Comments on the “SAFE TECH” Act

This year’s tsunami of Section 230 “reform” bills includes the “Safeguarding Against Fraud, Exploitation, Threats, Extremism and Consumer Harms (SAFE TECH) Act” from Sens. Warner, Hirono, and Klobuchar.

This bill proposes over ten different Section 230 reforms, some of which I believe have never been proposed before, and any one of which could disrupt the Internet we know and love. Together, these reforms would reshape the Internet dramatically, in ways that would stun and anger most Americans. Even if you support Section 230 reform, please examine this bill carefully. It’s a radical and clumsy attempt to redress problematic online content, with little concern about the potentially dramatic collateral damage.

What the Bill Says

(The drafters helpfully circulated a redline of the bill against Section 230’s current provisions. Not so helpfully, the redline contains minor errors).

Currently, Section 230 does not apply in four circumstances: IP claims, federal criminal prosecutions, ECPA and related state law claims, and FOSTA-related claims. The bill would add SIX more circumstances where Section 230 would not apply:

  • if a plaintiff seeks an injunction because the service failed to “remove, restrict access to or availability of, or prevent dissemination of material that is likely to cause irreparable harm” (see the drafting oddity note below).
  • claims alleging “discrimination on the basis of any protected class, or conduct that has the effect or consequence of discriminating on the basis of any protected class.”
  • federal or state “antitrust” claims.
  • federal or state claims for “stalking, cyberstalking, harassment, cyberharassment, or intimidation based in whole or in part on sex (including sexual orientation and gender identity), race, color, religion, ancestry, national origin, or physical or mental disability.”
  • claims based on 28 USC 1350 (the Alien Tort Claims Act), which authorizes “civil action[s] by an alien for a tort only, committed in violation of the law of nations or a treaty of the United States.”
  • “wrongful death” actions.

The bill would add three more exclusions to Section 230(c)(1) for any speech that the provider/user:

  • “has accepted payment to make the speech available.”
  • has “in whole or in part, created” [as discussed below, this partially restates the current Section 230(f)(3)].
  • has “in whole or in part…funded the creation of the speech”

The bill also would say that Section 230(c)(1) is an affirmative defense that the provider “has a burden of proving by a preponderance of the evidence” (see drafting oddity below). Finally, the bill would change the word “information” to “speech,” raising the obvious question: when does information NOT qualify as speech? (The bill redline shows this information-to-speech change in two places, but the second redlined change (in Section 230(f)(3)) isn’t in the bill).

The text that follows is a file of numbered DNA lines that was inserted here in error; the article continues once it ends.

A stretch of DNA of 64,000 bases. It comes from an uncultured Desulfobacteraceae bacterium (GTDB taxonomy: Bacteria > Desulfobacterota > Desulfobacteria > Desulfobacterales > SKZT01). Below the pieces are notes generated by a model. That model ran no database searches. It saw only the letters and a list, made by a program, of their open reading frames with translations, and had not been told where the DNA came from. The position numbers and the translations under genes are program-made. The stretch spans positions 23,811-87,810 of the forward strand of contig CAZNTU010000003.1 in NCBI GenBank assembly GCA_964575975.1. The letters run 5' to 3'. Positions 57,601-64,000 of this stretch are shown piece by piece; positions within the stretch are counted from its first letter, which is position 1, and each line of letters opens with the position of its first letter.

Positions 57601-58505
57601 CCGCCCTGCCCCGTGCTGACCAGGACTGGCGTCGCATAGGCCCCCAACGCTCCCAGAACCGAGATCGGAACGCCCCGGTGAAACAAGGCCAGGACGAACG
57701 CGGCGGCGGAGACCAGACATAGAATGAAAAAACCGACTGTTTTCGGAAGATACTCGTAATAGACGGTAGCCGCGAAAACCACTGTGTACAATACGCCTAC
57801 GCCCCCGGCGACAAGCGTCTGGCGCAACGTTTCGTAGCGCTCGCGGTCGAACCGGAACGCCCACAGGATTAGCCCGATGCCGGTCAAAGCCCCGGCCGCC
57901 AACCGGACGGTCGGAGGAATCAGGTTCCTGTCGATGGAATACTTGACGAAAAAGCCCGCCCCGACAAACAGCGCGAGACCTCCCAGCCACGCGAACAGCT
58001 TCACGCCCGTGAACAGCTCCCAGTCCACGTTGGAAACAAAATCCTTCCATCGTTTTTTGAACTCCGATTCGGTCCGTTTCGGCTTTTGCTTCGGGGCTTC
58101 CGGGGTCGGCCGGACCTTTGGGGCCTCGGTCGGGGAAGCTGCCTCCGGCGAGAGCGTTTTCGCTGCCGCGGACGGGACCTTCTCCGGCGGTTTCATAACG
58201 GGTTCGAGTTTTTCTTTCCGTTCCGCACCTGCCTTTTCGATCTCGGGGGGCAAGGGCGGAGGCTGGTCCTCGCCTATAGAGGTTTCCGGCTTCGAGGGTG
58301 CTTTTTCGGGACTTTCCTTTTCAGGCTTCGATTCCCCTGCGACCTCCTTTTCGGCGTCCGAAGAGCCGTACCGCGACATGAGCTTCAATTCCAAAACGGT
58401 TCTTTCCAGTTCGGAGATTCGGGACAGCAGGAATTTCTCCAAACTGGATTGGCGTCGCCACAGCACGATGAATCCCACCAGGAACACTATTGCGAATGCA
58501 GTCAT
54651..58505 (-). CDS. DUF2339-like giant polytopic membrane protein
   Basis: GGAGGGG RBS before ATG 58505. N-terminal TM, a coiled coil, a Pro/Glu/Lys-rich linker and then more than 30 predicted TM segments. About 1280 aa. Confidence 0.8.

Drafting oddity: In two places, the changes only apply to providers of interactive computer services, not users of interactive computer services. But ICS providers are ALWAYS ICS users because everyone online–including all Internet services–necessarily uses an Internet access provider (which the statute defines as an ICS). So one weird possibility is that the existing ICS providers will simply claim Section 230 defenses as ICS users and get around those two changes in the bill.

Why This is a Terrible Bill

I would gladly start my statutory analysis with praise or compliments for the bill. Sadly, once again, I have none. The proposed reforms range from bad to terrible. My top six categories of problems:

1. What Problems Does This Bill Solve? 

The SAFE TECH Act is an omnibus bill. Instead of identifying a specific problem and then crafting a solution carefully designed to fix the problem, the bill tosses a bunch of unrelated reforms into a statutory salad. Omnibus bills are usually terrible, but especially when dealing with something as foundational and nuanced as the rules for online speech. The bill’s disjointed smorgasbord of policy “solutions” is a strong signal that the drafters aren’t sure what problems they hope to solve, if the reforms will solve them, or how Section 230 works.

2. Undermining Section 230’s Structural Integrity.

Currently, it’s virtually impossible for plaintiffs to “creatively” plead their way around Section 230. Section 230 applies to all claims that aren’t in the four statutory exceptions; and the few common law exceptions rarely help plaintiffs because the plaintiffs don’t succeed on the prima facie elements of their claims, and those pleadarounds increase everyone’s litigation costs without changing the result. Section 230 derives much of its utility from how it immunizes against liability for third-party content no matter what claims plaintiffs actually plead.